BACKGROUND/OBJECTIVES: The purpose of this study is to identify how level of information affected intention, using the Theory of Planned Behavior. SUBJECTS/METHODS: The study was conducted survey in diverse community centers and shopping malls in Seoul, which yielded N = 209 datasets. To compare processed foods consumption behavior, we divided samples into two groups based on level of information about food additives (whether respondents felt that information on food additives was sufficient or not). We analyzed differences in attitudes toward food additives and toward purchasing processed foods, subjective norms, perceived behavioral control, and behavioral intentions to processed foods between sufficient information group and lack information group. RESULTS: The results confirmed that more than 78% of respondents thought information on food additives was insufficient. However, the group who felt information was sufficient had more positive attitudes about consuming processed foods and behavioral intentions than the group who thought information was inadequate. This study found people who consider that they have sufficient information on food additives tend to have more positive attitudes toward processed foods and intention to consume processed foods. CONCLUSIONS: This study suggests increasing needs for nutrition education on the appropriate use of processed foods. Designing useful nutrition education requires a good understanding of factors which influence on processed foods consumption.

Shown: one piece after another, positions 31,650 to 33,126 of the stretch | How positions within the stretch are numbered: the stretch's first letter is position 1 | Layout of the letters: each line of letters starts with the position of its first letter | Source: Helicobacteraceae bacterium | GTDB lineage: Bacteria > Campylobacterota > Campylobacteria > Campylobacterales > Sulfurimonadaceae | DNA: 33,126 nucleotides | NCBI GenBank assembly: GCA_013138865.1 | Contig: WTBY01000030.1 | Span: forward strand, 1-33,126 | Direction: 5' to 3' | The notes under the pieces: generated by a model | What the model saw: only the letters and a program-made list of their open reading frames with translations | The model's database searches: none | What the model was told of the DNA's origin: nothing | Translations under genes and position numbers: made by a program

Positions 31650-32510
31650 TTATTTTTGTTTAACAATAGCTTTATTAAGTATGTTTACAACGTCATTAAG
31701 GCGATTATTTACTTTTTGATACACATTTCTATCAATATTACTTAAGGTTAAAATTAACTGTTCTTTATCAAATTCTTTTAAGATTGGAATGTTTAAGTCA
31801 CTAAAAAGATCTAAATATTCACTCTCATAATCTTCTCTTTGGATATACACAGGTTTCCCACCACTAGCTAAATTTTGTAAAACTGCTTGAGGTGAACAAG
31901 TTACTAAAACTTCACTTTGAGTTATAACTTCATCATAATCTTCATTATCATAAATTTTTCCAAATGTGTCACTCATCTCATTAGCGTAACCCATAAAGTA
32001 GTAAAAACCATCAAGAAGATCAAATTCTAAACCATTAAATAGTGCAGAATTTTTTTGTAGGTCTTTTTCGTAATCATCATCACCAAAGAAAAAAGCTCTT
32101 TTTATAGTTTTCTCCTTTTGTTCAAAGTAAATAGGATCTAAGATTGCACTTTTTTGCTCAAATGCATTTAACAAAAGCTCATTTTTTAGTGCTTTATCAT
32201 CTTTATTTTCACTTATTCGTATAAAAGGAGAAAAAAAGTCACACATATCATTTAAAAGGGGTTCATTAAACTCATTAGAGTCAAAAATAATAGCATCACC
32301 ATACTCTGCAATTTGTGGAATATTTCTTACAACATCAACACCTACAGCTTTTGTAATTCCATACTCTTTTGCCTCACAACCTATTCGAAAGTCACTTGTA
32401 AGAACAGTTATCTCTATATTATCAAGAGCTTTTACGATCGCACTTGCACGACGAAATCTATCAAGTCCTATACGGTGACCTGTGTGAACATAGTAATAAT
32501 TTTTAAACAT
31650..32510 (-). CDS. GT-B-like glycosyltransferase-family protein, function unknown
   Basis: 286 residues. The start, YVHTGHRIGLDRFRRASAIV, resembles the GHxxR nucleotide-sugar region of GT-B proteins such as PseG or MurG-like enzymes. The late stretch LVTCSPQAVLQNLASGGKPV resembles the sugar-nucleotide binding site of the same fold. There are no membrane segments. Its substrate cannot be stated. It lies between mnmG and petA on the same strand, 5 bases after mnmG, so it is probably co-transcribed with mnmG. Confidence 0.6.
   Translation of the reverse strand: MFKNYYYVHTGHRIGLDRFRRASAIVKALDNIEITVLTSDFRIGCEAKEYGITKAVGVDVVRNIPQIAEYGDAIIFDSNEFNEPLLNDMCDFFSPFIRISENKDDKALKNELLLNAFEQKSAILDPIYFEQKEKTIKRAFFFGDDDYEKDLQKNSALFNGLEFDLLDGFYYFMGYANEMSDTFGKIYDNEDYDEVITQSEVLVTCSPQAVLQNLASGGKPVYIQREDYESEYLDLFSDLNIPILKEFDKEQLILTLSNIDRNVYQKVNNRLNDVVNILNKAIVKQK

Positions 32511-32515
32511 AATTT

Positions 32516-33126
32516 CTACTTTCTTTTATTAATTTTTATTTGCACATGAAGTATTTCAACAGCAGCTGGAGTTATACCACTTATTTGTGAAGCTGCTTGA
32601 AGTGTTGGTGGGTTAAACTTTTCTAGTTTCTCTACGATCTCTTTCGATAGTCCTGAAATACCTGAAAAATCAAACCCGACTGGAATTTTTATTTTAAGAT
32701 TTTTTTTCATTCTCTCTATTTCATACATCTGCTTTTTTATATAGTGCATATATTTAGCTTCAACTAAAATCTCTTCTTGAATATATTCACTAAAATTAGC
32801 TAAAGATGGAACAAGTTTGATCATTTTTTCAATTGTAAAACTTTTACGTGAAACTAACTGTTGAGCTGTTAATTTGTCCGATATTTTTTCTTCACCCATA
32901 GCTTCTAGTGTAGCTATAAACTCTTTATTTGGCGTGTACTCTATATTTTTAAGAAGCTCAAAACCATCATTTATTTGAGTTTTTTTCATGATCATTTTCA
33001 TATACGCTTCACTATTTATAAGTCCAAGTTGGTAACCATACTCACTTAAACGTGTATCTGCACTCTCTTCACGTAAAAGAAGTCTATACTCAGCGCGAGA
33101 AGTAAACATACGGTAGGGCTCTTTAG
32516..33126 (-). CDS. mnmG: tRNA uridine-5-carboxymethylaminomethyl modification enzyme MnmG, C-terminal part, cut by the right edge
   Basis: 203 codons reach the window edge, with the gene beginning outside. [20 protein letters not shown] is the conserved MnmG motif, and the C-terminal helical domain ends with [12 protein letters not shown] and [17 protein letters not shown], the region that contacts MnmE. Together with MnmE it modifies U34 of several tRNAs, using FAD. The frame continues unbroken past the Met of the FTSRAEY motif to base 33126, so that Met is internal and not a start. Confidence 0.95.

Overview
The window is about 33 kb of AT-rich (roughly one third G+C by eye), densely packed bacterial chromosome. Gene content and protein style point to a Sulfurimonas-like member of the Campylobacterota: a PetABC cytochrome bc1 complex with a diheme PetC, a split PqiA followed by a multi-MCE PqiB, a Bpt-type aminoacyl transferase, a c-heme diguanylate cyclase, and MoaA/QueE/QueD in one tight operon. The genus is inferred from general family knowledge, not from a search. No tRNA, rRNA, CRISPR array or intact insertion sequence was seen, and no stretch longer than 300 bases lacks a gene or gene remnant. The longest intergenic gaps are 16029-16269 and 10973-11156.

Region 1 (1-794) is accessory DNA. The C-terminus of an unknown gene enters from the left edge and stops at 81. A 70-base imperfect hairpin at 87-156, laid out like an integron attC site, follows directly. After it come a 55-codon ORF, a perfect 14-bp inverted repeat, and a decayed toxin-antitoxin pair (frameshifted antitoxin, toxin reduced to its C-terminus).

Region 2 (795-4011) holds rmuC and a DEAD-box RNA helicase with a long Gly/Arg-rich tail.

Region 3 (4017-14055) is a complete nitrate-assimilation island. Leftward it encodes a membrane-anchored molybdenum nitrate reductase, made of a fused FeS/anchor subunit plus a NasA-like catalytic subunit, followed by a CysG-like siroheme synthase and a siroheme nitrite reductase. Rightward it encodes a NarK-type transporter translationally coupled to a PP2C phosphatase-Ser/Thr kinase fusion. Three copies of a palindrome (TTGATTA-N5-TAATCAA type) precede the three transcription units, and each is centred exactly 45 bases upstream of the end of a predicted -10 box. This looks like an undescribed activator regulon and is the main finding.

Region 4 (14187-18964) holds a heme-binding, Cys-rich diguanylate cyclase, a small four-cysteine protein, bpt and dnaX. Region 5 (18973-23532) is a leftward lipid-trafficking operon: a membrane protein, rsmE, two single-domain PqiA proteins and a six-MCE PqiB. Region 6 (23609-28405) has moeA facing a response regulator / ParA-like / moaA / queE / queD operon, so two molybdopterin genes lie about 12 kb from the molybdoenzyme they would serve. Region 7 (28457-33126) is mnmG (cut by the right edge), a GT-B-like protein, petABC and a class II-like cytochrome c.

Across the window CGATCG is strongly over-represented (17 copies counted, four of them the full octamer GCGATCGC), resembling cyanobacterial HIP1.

- Information of food additives
- Processed foods consumption
- Subjective norms
- Theory of planned behavior